Tuesday, October 27, 2009

'I Was Ready to Put Him Back in Office'

Looks like George W. Bush really did motivate someone in his debut last night as a motivational speaker.
Joining the ranks of Zig Ziglar, Tony Robbins and several past leaders of the free world, former President George W. Bush made his first foray into motivational speaking Monday at the Fort Worth Convention Center.

"Every single day, I was honored to be your president by bringing honor and dignity to the office," Bush said to more than 11,000 people as the premier guest of the Get Motivated business seminar.

Bush, who lives in Dallas, spoke in a relaxed tone about how he stands by the decisions he made as president and encouraged others to stick to their principles and live each day to its fullest.

"It’s so simple in life to chase popularity, but popularity is fleeting," said Bush, who battled low approval ratings during his second term. "It’s not real."

The former Texas governor was greeted warmly by the Metroplex crowd.

"I was ready to put him back in office," said Richard Jones of Cleburne following Bush’s speech.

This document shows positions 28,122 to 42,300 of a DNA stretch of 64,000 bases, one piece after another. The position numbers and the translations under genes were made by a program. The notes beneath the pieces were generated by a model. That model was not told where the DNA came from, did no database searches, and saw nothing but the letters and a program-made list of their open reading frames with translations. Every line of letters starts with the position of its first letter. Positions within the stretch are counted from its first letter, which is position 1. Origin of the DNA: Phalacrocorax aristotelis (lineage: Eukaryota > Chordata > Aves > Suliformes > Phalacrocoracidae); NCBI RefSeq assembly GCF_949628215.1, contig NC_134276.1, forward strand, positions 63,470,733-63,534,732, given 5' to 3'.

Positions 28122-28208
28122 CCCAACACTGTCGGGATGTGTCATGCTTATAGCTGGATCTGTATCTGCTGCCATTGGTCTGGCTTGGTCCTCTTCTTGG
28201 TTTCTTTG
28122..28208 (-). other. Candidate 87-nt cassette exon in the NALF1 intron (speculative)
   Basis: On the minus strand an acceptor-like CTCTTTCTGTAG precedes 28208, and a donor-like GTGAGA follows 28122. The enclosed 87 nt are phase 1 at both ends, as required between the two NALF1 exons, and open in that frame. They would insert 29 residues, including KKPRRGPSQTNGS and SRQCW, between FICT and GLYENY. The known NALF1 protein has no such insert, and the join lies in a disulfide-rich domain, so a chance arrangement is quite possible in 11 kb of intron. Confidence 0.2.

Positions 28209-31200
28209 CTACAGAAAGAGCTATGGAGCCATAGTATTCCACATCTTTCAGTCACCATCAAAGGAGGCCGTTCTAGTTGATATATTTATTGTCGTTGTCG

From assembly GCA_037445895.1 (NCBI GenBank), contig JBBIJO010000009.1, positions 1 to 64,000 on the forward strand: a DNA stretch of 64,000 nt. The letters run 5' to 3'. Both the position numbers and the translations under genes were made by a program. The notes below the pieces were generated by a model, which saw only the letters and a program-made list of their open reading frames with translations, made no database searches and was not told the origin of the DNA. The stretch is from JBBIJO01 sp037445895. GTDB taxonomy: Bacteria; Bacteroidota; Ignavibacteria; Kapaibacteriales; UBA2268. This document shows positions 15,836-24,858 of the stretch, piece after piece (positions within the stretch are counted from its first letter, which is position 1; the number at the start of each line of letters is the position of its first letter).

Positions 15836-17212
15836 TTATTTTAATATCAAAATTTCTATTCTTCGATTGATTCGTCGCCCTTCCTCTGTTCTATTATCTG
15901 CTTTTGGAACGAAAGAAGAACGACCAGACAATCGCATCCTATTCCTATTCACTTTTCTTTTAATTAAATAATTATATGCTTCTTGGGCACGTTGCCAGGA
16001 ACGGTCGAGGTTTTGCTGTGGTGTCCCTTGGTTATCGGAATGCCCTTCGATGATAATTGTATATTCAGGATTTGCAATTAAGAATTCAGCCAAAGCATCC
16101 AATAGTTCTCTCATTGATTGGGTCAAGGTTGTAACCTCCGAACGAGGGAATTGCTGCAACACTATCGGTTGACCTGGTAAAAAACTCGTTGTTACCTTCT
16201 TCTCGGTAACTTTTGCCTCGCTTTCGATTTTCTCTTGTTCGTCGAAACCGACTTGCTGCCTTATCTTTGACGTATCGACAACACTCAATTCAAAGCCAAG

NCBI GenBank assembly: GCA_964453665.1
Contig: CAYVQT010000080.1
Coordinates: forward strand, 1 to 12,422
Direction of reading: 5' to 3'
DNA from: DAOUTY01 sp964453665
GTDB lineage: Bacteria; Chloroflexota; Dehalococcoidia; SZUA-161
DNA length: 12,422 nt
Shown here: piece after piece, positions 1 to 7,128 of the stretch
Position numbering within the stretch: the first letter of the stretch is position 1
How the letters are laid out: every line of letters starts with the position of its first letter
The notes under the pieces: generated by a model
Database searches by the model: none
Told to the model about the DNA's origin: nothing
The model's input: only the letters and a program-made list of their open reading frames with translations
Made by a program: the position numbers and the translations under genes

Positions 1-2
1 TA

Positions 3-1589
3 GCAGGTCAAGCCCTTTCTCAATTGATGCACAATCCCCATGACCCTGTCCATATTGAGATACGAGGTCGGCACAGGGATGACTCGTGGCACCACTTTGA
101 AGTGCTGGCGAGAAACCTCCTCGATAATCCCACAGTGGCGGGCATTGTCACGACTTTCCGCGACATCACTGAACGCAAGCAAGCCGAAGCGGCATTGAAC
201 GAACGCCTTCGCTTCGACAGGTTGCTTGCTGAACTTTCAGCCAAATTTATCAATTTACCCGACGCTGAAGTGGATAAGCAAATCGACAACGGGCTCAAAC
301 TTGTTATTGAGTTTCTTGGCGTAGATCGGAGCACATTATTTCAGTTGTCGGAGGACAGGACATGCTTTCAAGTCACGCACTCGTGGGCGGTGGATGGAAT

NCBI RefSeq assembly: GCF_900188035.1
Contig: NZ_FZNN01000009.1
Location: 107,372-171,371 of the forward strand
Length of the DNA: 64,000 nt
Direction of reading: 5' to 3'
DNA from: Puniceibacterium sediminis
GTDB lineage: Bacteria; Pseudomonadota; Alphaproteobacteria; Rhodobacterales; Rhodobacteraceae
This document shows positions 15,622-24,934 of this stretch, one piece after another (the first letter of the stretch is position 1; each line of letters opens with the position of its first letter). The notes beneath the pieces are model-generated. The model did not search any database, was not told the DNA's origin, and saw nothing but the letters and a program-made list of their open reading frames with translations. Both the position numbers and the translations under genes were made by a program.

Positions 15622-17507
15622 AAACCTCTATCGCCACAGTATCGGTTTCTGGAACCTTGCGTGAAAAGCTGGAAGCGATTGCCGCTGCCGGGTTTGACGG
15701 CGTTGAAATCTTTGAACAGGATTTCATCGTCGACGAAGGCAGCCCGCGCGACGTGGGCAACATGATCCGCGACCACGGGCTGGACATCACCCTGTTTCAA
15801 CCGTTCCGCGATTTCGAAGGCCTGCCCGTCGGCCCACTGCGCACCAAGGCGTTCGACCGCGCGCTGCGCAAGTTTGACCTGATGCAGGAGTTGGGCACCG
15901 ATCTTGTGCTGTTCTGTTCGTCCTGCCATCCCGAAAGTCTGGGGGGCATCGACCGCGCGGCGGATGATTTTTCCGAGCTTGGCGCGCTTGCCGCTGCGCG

Get Motivated is the latest incarnation of Peter and Tamara Lowe’s traveling convoy of celebrity-delivered entrepreneurial optimism, still strong after more than 20 years.

The couple launched Tampa, Fla.-based Get Motivated Seminars Inc., after Success Events International shut down in 2001, owing millions in unpaid bills and facing complaints from attendees of false advertising. Before that, the Lowes’ daylong events had been held under other company names including Peter Lowe International, a nonprofit.

Bush joins a long line of presidents, including his father, George H.W. Bush, who have spoken at Lowe seminars.

Bill Clinton, Ronald Reagan and Gerald Ford have all headlined Lowe’s events. Other Texans who have been a part of the series include former first lady Laura Bush and late Gov. Ann Richards.

Other speakers at Monday’s event included long-standing Lowe speakers: former New York Mayor Rudy Giuliani, former Secretary of State Colin Powell and motivational speaker Ziglar.

A spokesperson for Get Motivated would not say how much the company pays its speakers, but personal finance disclosure forms filed by Giuliani in 2007 during his presidential campaign showed that he was paid $100,000 per Get Motivated speech in 2006.
There's one obvious difference between Bush and his successor.
Speaking without a tele-prompter, Mr Bush didn’t make any of the verbal gaffes for which he has become famous.
Yes, he's famous for his gaffes. When Obama makes them it the TelePrompter's fault.

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